Salesforce.com shares soared 12 percent Wednesday, to $74.65, after Bloomberg News reported that the cloud computing software pioneer could be a takeover target.
Bloomberg reported that Salesforce.com is “working with financial advisors after being approached by a potential acquirer.” The Bloomberg report quoted an unidentified source as saying “bankers may help rebuff any suitor or work out an eventual sale.”
With a market capitalization of $47.01 billion, a Salesforce.com acquisition would be one of the largest technology acquisitions ever. Such a deal, analysts said, could only be financed by one of a handful of Fortune 100 companies such as Oracle, Microsoft, IBM or SAP.
Several Wall Street analysts cited Oracle as the most likely buyer, while a report in Fortune centered on Microsoft as the most likely company eyeing Salesforce.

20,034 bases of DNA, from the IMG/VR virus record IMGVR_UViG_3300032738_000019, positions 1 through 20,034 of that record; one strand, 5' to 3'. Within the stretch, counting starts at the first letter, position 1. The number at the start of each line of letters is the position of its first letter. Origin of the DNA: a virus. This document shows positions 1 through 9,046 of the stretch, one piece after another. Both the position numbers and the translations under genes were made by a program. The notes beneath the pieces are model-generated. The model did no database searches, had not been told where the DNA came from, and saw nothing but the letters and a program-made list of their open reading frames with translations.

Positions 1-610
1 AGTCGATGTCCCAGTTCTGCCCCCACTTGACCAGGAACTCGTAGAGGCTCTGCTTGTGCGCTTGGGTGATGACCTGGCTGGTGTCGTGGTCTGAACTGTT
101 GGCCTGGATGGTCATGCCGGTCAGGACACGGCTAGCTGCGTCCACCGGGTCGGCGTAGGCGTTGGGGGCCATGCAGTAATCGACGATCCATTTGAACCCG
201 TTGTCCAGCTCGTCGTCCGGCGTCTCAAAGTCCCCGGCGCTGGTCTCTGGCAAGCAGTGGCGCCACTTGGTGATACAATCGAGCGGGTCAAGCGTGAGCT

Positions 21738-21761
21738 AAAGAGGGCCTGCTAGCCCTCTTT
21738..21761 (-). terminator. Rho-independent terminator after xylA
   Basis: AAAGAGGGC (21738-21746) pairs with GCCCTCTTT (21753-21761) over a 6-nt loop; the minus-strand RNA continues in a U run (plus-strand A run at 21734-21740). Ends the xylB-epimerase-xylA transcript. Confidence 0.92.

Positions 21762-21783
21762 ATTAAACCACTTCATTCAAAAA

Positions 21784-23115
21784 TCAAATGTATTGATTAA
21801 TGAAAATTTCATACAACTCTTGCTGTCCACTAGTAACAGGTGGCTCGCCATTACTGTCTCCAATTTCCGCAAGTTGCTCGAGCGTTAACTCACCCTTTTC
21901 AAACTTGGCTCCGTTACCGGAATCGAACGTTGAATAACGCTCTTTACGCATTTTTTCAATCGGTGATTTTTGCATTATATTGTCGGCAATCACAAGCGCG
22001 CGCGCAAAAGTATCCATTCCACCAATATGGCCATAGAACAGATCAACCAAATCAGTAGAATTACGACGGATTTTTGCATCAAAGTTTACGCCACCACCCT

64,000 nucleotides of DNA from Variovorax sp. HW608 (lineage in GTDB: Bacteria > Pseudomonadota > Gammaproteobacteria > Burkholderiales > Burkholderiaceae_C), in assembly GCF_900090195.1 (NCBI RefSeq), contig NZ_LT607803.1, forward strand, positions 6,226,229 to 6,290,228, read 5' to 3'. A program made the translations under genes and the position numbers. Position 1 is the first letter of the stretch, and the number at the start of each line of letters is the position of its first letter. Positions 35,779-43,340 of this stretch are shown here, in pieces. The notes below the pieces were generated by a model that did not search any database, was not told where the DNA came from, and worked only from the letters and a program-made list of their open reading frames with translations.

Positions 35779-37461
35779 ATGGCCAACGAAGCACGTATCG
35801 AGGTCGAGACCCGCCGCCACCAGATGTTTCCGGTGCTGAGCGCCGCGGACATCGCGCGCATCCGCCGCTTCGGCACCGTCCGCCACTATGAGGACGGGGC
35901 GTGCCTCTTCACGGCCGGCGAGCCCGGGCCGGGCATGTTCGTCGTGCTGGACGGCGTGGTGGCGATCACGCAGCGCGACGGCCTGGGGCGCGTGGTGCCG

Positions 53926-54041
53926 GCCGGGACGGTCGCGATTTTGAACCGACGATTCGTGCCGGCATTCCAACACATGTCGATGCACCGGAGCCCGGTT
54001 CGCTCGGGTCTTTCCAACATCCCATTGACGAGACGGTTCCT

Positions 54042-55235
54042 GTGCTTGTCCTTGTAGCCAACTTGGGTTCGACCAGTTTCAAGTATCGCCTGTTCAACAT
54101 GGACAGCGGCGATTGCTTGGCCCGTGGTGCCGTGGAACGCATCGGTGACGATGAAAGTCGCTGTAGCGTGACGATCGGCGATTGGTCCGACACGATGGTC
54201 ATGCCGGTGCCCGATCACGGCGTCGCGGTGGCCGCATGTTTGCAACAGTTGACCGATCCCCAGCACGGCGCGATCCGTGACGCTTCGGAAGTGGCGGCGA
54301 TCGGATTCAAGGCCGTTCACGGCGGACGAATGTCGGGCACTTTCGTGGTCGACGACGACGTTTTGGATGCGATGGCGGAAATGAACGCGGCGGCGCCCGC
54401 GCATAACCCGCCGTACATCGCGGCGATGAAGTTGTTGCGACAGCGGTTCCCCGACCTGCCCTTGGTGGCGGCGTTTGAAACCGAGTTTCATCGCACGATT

Oracle, Microsoft and Salesforce.com all refused to comment.
Andrew O’Driscoll, national partner executive in the Salesforce business unit at Perficient, a solution provider headquartered in St. Louis, said he believes the most likely buyer is either Oracle or Microsoft, as both companies have strong product ties and product integration with Salesforce.com popular CRM cloud application.
Furthermore, Microsoft and Salesforce.com have become closer in the past year in terms of partnerships. One reason for Microsoft to make the acquisition is culture, Fortune wrote.
“(Microsoft CEO Satya) Nadella would consider the move a radical opportunity to shake up Microsoft’s culture by relocating the company’s headquarters to San Francisco and leaving behind some of Microsoft’s hidebound ways,” it wrote.
[highlight type=”one”]An acquisition of Salesforce.com by any vendor would be a huge undertaking given Salesforce.com’s market cap, said Bob Venero, CEO of Holbrook, N.Y.-based solution provider Future Tech, No. 234 on the 2014 CRN Solution Provider 500.[/highlight]
[highlight type=”one”]”If someone does make a deal, the question is, will they have the wherewithal to grow the business or continue on the trajectory that Salesforce.com is on,” Venero told CRN. “There are a lot of unknowns associated with a deal of this size. There would have to be a tremendous amount of discovery that would have to take place and there would be regulatory and compliance issues that would have to be dealt with by the acquirer.”[/highlight]